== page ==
2017 brings a great deal of pent-up demand to gov tech. There are macro trends to be exploited in transportation and the electrical grid with continuing advancements in autonomous vehicles and distributed energy generation. There are also the non-trivial challenges of implementing and managing body camera programs for law enforcement in the many cities that have promised them. At the micro level, voters worked their way through 162 statewide ballot measures in 2016, authorizing significant changes in, among other areas, marijuana, gun control, health care and the minimum wage. Regulatory changes in these and other areas will create the need for software to handle things such as licensing, permitting, reporting and tracking.
There has also been persistent interest among investors and government in data services. The movement to open up government data — including a wave of data Web portals and publishing platforms from companies such as Socrata and OpenGov — has laid the foundation, many believe, for the commercial sector to unlock new value. Some of that data might be useful for improving performance, for example. Some of it might be useful for budgeting.
And some of the value might be unseen right now. Baptiste sees potential in machine learning, which involves crafting algorithms that become “smarter” over time as they handle more and more tasks, to draw new insights from government data.
“I think governments will be looking for opportunities to get some help for all of the data that they’ve opened up and collected and now they’re scratching their heads and going, ‘What was the point, beyond looking innovative?’” he said.
As chief innovation officer at e.Republic, the parent organization of Government Technology, Dustin Haisler is the creator and lead researcher of the GovTech 100. He shares Baptiste’s enthusiasm for machine learning in government and sees a growing role for artificial intelligence as public services morph to meet public demand and fundamentally change the underlying cost structure.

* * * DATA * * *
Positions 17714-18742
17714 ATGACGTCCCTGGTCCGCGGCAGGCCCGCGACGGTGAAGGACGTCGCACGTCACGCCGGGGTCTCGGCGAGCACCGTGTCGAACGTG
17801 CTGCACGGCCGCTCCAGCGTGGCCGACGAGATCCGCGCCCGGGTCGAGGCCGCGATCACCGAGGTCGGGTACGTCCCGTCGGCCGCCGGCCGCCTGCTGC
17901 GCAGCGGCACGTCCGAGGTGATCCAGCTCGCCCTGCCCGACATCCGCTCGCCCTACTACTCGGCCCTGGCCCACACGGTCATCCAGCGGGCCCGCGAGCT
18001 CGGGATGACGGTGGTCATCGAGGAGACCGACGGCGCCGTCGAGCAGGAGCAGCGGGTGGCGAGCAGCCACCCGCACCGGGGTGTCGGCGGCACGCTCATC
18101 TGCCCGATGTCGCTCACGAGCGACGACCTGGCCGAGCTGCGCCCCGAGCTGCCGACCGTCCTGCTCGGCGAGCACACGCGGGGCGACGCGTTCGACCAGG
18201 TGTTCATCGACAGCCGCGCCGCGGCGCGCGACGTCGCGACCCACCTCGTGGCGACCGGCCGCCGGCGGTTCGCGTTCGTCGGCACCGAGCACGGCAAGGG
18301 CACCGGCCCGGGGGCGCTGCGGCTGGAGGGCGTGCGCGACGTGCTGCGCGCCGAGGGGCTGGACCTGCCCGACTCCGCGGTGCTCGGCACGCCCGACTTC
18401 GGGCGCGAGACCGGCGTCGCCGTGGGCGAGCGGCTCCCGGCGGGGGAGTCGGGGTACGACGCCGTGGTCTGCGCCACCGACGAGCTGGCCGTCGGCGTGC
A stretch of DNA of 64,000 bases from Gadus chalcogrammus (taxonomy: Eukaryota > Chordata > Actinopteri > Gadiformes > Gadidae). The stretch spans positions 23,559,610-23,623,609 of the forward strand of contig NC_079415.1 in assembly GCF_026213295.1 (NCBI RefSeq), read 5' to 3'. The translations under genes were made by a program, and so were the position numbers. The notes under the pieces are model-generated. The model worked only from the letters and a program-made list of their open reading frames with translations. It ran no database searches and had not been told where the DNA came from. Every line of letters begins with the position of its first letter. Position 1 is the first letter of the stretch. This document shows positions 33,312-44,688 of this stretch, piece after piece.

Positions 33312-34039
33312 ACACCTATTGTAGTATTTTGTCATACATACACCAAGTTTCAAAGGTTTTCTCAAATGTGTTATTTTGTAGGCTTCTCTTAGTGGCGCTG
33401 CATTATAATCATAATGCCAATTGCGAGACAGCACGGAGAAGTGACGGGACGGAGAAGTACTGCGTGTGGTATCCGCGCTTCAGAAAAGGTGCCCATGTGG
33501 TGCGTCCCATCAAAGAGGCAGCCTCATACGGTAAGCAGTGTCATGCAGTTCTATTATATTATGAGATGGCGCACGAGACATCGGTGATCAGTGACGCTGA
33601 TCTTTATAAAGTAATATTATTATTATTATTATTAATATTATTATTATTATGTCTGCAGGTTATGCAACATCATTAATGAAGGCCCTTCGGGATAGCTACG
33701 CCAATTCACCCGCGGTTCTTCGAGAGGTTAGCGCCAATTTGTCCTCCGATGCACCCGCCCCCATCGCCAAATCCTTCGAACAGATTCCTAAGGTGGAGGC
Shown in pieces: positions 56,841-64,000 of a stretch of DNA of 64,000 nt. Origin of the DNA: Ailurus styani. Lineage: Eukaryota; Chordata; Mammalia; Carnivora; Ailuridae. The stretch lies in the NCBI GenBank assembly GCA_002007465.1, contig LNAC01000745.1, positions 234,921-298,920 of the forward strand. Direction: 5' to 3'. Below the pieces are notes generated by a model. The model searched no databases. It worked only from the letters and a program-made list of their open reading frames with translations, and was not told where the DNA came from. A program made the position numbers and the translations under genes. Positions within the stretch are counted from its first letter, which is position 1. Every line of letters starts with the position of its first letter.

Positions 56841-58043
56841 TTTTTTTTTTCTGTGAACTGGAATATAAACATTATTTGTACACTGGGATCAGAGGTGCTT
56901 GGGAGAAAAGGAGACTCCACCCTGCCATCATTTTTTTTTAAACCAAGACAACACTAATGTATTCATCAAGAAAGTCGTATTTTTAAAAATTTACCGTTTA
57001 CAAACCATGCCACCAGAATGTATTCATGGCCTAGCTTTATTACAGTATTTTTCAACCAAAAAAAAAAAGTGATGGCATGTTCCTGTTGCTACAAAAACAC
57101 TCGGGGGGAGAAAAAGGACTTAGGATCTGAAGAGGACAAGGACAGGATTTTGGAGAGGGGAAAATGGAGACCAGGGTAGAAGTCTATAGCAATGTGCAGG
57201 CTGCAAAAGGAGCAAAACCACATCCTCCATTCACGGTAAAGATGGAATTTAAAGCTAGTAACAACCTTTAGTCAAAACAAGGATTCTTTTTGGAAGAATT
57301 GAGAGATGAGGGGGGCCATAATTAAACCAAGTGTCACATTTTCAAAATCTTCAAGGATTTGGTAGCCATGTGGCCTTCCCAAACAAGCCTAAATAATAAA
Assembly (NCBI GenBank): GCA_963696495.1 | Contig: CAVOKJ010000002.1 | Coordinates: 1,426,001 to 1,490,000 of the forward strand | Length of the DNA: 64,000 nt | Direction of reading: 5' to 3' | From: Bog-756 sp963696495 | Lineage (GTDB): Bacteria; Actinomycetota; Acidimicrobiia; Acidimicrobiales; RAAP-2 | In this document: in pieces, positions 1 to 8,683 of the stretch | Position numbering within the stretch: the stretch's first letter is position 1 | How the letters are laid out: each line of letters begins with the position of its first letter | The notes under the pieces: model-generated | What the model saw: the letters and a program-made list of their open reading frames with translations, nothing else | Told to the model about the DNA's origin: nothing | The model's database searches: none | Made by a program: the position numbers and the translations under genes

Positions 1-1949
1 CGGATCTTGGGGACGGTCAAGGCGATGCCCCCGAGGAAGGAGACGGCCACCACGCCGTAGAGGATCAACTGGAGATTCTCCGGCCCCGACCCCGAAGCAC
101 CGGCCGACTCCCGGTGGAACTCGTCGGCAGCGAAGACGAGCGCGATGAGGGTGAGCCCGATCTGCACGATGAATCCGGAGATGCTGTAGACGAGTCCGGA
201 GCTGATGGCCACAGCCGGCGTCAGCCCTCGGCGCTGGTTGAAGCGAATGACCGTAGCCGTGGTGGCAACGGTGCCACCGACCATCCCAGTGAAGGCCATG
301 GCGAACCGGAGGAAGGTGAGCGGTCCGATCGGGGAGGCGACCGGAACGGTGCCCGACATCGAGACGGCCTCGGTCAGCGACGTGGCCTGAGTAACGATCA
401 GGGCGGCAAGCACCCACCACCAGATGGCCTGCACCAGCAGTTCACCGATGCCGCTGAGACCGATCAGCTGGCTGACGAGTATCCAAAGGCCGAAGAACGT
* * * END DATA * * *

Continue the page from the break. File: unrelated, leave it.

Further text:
“The abundance of open and closed data in government has led us to this pivotal moment, where a new technology, like artificial intelligence, can finally unlock new value that we can only begin to imagine,” Haisler said. “AI just might be the killer app that government agencies have been looking to use on their data. The fraud detection firm Pondera’s technology begins to hint at the exciting possibilities here.”
As gov tech continues to mature, it will inevitably come to terms with other market dynamics. The early acquisition of market share, mergers, IPOs and (as importantly) business failures, represent both growth and some measure of correction as startups find their footing, or don’t. And incumbent industry players may become the elephants in the room. The incumbents have a few options — compete from a position of financial strength, acquire to capture government-specific expertise and products, or adapt the Steve Case strategy and partner.
Staff writer Ben Miller contributed to this story.
Paul W. Taylor, Ph.D., is the editor-at-large of Governing magazine. He also serves as the chief content officer of e.Republic, Governing’s parent organization, as well as senior advisor to the Governing Institute. Prior to joining e.Republic, Taylor served as deputy Washington state CIO and chief of staff of the state Information Services Board (ISB). Dr. Taylor came to public service following decades of work in media, Internet start-ups and academia. He is also among a number of affiliated experts with the non-profit, non-partisan Information Technology and Innovation Foundation (ITIF) in Washington, D.C.